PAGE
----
NASA’s OSIRIS-REx mission readies itself to touch the surface of asteroid Bennu. - Photo via NASA/Goddard/University of Arizona

This past Wednesday, Rowan University’s geology department chair Dr. Harold Connolly invited his students and fellow faculty members to participate in a watch event for the successful asteroid sample mission of the OSIRIS-REx spacecraft.

“Having the whole department there, colleagues, students, you know, it was a real wonderful sense of family, and it was really great,” Connolly said of the event.

Connolly is also the mission sample scientist of the team responsible for this successful space mission. NASA’s OSIRIS-REx successfully touched down on the ancient asteroid Bennu on Wednesday evening and will return the collected samples in 2023.

Connolly detailed his role in the many years of planning and preparation that went into the mission, which is the first time NASA has collected samples from an asteroid.

“I work very closely with all the aspects of the sample, not just when it returns and to be part of the lead team that analyzes it, but also how the sample came to exist, why it is the way it is on the asteroid, where did it come from before this asteroid was formed, how did this asteroid get where it is today, that kind of science problem. So everything related to the rock,” Connolly said.

According to NASA, the well-preserved asteroid Bennu is currently more than 200 million miles from Earth. Bennu offers scientists a window into the early solar system as it was first taking shape billions of years ago and flinging ingredients that could have helped seed life on Earth. Bennu’s rock samples will provide insight into the days of the early solar system.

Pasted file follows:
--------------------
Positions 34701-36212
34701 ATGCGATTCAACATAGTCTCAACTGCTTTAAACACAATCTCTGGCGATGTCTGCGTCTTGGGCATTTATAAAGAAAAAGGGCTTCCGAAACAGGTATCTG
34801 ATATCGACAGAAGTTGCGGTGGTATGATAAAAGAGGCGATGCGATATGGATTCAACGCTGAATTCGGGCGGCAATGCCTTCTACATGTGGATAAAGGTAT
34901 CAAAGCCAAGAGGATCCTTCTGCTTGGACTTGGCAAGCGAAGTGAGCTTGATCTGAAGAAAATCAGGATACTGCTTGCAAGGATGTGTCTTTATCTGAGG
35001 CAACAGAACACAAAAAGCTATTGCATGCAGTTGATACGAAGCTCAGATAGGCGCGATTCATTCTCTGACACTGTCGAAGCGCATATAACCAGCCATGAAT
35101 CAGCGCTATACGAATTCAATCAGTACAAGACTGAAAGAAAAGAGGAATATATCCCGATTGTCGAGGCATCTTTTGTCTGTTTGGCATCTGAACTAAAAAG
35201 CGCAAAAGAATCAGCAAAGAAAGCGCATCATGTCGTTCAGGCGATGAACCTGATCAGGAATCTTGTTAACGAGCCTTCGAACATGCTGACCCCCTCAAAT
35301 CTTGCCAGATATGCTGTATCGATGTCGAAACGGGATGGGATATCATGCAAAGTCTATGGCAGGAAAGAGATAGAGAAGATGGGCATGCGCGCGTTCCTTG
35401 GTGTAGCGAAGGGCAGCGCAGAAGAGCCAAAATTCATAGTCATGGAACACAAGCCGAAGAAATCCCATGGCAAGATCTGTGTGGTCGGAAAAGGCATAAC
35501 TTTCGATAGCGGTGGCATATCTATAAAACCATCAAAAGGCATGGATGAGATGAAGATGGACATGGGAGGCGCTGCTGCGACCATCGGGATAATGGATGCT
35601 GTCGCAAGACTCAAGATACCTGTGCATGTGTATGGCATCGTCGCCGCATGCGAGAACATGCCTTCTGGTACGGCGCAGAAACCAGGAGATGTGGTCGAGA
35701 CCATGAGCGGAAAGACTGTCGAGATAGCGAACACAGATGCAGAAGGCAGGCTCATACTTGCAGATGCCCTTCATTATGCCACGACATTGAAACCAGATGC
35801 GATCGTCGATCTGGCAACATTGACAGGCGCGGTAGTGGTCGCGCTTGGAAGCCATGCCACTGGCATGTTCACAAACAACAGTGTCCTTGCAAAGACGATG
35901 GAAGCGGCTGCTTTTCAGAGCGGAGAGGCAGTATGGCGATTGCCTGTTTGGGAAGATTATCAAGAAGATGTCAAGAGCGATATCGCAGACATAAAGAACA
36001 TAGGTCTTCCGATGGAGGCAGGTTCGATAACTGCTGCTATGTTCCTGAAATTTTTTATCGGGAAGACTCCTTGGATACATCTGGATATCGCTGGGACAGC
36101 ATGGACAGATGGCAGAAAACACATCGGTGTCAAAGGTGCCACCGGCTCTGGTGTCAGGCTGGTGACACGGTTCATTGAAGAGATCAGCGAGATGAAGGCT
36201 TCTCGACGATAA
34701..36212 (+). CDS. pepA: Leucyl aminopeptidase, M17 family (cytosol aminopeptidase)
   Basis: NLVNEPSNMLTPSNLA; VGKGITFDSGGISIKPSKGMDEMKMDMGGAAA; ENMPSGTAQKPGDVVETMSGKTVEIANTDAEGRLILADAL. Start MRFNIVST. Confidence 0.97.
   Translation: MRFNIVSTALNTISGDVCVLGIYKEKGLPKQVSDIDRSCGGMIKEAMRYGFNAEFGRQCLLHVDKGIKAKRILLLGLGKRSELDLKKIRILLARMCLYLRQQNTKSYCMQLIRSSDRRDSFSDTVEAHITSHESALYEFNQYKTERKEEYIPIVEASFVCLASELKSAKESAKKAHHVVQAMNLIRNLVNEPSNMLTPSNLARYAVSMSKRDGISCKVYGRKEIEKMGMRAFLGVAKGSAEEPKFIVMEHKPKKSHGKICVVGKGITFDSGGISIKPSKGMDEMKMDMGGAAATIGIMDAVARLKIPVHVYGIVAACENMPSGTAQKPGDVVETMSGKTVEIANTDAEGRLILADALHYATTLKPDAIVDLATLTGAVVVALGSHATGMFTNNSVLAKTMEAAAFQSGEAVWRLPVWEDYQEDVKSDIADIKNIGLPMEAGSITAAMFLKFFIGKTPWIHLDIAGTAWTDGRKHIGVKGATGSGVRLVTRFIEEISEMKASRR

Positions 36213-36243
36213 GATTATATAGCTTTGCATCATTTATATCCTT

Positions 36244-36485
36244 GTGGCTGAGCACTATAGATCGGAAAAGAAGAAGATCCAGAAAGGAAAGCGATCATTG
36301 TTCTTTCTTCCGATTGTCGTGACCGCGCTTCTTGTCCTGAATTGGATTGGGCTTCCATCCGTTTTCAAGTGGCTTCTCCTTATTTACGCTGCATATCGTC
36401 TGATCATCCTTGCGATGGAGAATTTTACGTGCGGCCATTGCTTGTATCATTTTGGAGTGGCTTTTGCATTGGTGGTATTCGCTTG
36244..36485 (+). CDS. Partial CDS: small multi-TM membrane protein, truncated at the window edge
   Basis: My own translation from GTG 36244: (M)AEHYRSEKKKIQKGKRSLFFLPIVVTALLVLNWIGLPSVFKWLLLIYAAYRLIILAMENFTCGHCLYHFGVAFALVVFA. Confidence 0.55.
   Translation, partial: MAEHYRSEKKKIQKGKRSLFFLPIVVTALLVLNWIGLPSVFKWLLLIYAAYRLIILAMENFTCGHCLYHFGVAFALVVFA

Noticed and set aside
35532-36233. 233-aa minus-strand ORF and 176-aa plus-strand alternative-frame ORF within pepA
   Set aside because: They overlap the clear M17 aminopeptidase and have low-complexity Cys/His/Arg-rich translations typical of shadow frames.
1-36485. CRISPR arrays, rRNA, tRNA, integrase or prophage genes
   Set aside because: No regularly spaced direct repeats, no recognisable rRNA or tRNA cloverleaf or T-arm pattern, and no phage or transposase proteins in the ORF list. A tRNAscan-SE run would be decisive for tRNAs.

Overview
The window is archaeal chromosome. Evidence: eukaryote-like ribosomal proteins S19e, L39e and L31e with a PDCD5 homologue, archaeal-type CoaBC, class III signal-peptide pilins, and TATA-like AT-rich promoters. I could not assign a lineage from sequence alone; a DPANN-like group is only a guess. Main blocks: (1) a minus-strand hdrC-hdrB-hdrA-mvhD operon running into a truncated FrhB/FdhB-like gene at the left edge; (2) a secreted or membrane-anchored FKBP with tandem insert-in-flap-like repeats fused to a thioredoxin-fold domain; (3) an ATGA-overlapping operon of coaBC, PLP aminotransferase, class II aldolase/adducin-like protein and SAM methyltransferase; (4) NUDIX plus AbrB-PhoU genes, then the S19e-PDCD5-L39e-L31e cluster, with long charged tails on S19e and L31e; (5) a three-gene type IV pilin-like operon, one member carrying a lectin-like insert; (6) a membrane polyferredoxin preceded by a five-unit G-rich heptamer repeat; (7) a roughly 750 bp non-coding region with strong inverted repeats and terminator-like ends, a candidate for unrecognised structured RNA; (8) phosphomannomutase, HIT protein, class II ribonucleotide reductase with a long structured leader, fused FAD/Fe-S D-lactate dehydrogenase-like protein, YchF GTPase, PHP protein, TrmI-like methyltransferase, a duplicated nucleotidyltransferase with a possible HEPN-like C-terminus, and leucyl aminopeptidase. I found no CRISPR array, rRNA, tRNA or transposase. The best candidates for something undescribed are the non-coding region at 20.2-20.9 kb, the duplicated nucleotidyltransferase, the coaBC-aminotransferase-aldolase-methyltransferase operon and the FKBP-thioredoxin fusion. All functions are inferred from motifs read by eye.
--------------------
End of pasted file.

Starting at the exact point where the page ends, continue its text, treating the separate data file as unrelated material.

Connolly also discussed why the samples from Bennu would be invaluable to not only the scientific community but humanity as well.

“Meteorites that fall to Earth, we’re not really sure which specific asteroid [they] came from,” said Connolly, “and [by] revealing the treasures that [Bennu] has preserved for billions of years, we can better predict possible disasters by large-impact events. To better help predict the way in which asteroids move through space…we need to know the composition and thus better protect humans and society in general.”

Connolly is a sample scientist who studies meteorites, a petrologist who studies rock and a cosmo-chemist who studies the chemistry of outer space. He is also a personal friend of Neil DeGrasse Tyson, one of the most prominent voices in the astronomy field.

“I’ve had drinks with that man many times,” Connolly said. “A really wonderful person; he’s a very kind and sensitive man as well.”

On top of all that, Connolly is a professor in Rowan University’s School of Earth and the Environment who was happy to share this historic mission with his home community.

“It’s been great coming to Rowan University, back home to South Jersey where I was born and raised, being a member of the faculty at Rowan and bringing this great mission with me to share with the community where I was young,” Connolly said. “I would go to [the] Delaware Valley Earth Science Society, and I can remember watching space missions like Voyager on the television, and now here I am part of one. It’s totally cool.”

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